Yes, the article in The Washington Post talks about how racism on the rise and militarization against black people in the United States are distracting for black and brown people. People who have full and important lives and jobs and contribute to society in very fundamental ways cannot do their work because of racism. Dr. Ayana Elizabeth Johnson makes the point, through a list of important things she had to pause doing over a week of intense demonstrations for the movement for black lives, that there is a massive collective loss of people able to work on climate change solutions because they are completely consumed by racism. She calls with people to action to help fix both institutionalized systemic racism and climate change because black people are exhausted by being impacted at higher rates than white people by both tragedies.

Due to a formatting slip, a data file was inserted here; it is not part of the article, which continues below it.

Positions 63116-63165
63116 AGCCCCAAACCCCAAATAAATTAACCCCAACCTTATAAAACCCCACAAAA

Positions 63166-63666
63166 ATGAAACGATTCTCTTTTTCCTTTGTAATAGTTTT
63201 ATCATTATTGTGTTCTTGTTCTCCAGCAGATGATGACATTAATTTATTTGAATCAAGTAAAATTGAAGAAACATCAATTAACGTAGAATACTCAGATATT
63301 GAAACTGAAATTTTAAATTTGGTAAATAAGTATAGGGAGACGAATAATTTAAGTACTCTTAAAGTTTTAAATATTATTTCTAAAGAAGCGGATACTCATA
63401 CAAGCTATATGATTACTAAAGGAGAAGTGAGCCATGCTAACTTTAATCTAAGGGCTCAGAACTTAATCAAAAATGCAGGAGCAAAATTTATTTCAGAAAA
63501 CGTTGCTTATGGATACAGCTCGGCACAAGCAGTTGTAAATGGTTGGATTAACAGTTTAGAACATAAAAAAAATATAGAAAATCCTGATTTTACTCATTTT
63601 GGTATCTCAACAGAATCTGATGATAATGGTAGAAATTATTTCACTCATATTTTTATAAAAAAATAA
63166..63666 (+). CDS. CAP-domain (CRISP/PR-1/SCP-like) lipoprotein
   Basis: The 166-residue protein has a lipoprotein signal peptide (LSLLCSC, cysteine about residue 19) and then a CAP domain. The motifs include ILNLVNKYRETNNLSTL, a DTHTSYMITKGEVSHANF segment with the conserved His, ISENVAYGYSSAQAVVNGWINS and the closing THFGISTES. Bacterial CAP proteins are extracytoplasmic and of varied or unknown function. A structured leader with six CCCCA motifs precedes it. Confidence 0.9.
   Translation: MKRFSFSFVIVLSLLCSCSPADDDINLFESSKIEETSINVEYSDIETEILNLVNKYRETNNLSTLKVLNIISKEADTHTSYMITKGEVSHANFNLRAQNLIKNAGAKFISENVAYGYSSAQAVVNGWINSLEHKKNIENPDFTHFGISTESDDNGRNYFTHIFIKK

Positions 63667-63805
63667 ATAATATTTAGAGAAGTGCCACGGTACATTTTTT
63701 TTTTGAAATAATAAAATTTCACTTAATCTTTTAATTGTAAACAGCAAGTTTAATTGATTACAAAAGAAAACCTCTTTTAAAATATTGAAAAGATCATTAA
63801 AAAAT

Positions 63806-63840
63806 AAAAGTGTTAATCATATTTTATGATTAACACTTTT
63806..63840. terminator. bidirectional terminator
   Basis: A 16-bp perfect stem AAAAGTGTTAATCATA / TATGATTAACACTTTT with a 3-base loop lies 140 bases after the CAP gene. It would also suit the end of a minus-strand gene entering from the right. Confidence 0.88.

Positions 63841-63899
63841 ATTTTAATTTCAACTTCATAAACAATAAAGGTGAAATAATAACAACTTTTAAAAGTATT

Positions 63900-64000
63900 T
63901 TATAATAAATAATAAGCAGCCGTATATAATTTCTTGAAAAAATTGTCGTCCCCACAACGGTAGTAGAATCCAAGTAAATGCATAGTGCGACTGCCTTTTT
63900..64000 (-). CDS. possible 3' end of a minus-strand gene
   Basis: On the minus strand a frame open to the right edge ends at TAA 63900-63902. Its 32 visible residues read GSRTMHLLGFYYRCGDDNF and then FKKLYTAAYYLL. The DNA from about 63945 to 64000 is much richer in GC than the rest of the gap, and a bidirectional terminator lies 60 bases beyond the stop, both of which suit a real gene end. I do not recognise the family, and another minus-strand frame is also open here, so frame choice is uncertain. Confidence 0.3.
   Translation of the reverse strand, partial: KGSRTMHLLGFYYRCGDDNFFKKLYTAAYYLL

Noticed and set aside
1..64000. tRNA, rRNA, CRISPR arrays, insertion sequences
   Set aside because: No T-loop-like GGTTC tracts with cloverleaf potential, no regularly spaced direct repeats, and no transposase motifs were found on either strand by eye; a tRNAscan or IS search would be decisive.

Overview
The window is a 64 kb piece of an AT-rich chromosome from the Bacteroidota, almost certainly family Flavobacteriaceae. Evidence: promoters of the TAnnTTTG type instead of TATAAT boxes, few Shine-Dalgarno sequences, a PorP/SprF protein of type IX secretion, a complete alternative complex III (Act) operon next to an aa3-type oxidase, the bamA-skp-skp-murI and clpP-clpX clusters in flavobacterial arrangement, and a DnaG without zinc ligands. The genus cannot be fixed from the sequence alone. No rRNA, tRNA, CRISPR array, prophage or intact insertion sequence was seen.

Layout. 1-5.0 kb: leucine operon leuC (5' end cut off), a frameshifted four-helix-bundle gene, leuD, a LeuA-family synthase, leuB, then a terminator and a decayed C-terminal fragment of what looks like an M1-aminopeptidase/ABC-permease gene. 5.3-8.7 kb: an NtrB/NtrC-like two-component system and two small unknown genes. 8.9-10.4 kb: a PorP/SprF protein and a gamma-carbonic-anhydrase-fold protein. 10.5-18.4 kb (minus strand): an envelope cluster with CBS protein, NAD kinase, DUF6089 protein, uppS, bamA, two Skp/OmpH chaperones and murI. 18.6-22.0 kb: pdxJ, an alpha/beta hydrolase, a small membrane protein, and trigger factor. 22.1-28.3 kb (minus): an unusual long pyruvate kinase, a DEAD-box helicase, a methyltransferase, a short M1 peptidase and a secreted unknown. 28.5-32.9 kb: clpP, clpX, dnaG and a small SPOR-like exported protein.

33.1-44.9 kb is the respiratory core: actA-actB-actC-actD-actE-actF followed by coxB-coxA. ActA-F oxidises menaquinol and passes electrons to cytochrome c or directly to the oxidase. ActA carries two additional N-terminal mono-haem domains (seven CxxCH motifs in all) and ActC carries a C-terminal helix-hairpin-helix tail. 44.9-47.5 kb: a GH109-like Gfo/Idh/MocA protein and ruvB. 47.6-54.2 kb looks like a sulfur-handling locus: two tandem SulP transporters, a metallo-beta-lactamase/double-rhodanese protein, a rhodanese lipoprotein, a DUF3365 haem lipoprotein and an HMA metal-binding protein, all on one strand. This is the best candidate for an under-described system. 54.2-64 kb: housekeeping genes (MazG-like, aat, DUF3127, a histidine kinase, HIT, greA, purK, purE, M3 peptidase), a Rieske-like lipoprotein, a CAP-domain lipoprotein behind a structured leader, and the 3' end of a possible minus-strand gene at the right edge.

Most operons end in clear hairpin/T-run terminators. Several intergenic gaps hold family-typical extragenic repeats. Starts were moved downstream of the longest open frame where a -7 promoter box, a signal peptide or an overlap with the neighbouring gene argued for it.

As a black mixed race woman, with a passion for climate protection, yes. This all resonates with me because bearing the brunt of racism while being concerned about the impacts of climate change are exhausting and lead to significant burn out for black climate activists.
7. Can you think of a particular political or historical event, in your country or worldwide that particularly affected you?
In 2020 a runner and young man named Ahmaud Arbery was gunned down and killed by two white men while he was on a run near his home in Georgia. I love to run and at the time I had moved to my parent’s house once COVID hit and was running around a mostly white neighborhood everyday. Everyday I started my run I would think of Ahmaud and it would both scare and sadden me that this was how a young man got murdered. He was just out for a run and happened to be black. he was profiled and killed because of his race. It has impacted me ever since. Tomorrow is the anniversary of this death and I hope the celebrations of his young life inspire people to continue to dismantle racism.
8. As an American, were you aware of BLM solidarity marches taking place in Australia last year?